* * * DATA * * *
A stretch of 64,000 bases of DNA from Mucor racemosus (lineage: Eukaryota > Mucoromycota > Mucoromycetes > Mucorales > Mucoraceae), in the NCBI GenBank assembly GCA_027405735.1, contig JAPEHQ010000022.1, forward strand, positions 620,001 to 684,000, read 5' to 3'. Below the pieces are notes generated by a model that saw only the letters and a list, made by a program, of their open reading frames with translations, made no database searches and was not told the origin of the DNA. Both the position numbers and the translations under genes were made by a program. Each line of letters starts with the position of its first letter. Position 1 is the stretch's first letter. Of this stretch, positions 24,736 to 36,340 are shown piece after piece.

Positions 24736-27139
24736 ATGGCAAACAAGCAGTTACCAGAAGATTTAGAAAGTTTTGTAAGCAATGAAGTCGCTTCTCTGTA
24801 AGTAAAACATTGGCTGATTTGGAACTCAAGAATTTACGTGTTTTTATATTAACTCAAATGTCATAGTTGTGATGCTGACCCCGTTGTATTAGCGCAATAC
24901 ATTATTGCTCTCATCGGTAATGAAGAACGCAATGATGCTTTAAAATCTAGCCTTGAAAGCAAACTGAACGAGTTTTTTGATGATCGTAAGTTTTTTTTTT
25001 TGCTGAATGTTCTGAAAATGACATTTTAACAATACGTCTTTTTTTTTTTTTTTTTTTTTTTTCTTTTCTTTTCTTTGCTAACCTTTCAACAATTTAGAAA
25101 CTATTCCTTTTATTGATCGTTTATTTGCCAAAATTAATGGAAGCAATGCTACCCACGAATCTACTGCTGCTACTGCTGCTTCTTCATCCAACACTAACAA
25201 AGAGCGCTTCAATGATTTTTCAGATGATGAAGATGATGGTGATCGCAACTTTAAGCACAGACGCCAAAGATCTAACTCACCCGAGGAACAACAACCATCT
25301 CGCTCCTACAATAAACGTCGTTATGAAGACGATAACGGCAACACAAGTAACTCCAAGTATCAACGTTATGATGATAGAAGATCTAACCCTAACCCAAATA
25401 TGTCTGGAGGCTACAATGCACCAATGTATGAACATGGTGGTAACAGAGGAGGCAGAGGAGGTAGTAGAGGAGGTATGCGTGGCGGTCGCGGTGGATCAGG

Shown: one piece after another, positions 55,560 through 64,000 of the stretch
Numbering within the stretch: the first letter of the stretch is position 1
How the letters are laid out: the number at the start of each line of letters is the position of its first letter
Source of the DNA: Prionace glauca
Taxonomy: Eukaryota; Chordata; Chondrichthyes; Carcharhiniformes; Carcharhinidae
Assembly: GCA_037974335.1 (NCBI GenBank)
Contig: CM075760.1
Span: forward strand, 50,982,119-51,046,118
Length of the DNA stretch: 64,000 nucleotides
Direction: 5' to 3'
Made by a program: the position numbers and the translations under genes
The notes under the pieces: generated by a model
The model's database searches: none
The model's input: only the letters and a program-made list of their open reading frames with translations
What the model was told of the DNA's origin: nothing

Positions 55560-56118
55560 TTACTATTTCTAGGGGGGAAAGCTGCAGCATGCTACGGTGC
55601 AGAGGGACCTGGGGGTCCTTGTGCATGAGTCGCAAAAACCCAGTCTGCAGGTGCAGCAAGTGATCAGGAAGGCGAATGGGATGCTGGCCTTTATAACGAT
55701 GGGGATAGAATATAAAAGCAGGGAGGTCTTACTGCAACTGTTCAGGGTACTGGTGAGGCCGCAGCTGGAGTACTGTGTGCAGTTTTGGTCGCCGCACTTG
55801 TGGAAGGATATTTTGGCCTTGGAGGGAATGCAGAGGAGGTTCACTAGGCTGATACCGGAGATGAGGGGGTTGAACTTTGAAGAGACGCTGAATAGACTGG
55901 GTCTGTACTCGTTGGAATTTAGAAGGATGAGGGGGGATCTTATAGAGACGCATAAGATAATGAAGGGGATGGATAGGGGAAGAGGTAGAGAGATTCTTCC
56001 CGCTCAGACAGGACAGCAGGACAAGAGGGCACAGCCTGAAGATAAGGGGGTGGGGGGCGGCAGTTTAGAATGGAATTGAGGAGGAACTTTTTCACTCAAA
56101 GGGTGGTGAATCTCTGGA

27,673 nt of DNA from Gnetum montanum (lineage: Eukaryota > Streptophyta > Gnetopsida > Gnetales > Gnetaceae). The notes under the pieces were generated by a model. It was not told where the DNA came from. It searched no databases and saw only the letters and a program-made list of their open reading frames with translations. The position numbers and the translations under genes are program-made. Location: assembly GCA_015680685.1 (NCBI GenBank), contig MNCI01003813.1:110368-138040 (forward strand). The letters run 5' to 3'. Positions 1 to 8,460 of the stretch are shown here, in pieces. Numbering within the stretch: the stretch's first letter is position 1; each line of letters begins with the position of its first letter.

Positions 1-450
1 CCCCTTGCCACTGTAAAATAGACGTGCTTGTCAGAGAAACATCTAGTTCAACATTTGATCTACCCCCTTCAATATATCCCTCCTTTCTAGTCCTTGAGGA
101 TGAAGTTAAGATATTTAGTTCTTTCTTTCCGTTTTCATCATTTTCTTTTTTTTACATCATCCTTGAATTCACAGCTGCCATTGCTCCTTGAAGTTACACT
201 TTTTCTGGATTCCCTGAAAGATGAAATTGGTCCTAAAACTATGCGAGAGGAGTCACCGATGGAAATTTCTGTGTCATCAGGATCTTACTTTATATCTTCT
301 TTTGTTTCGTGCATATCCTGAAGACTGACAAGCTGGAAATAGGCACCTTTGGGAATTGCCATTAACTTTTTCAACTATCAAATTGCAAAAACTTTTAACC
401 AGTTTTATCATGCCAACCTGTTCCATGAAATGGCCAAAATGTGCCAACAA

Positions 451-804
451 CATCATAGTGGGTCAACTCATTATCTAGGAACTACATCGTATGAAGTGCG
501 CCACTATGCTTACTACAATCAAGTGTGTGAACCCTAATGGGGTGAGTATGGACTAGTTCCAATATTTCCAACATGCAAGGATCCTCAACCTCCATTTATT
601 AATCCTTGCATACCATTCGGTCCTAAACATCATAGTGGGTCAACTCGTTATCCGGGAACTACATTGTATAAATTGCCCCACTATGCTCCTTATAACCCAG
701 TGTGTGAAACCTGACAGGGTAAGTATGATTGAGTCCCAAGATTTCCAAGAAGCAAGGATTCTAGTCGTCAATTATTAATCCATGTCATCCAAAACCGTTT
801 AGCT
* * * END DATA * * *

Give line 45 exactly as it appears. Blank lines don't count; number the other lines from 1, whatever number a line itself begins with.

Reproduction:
701 TGTGTGAAACCTGACAGGGTAAGTATGATTGAGTCCCAAGATTTCCAAGAAGCAAGGATTCTAGTCGTCAATTATTAATCCATGTCATCCAAAACCGTTT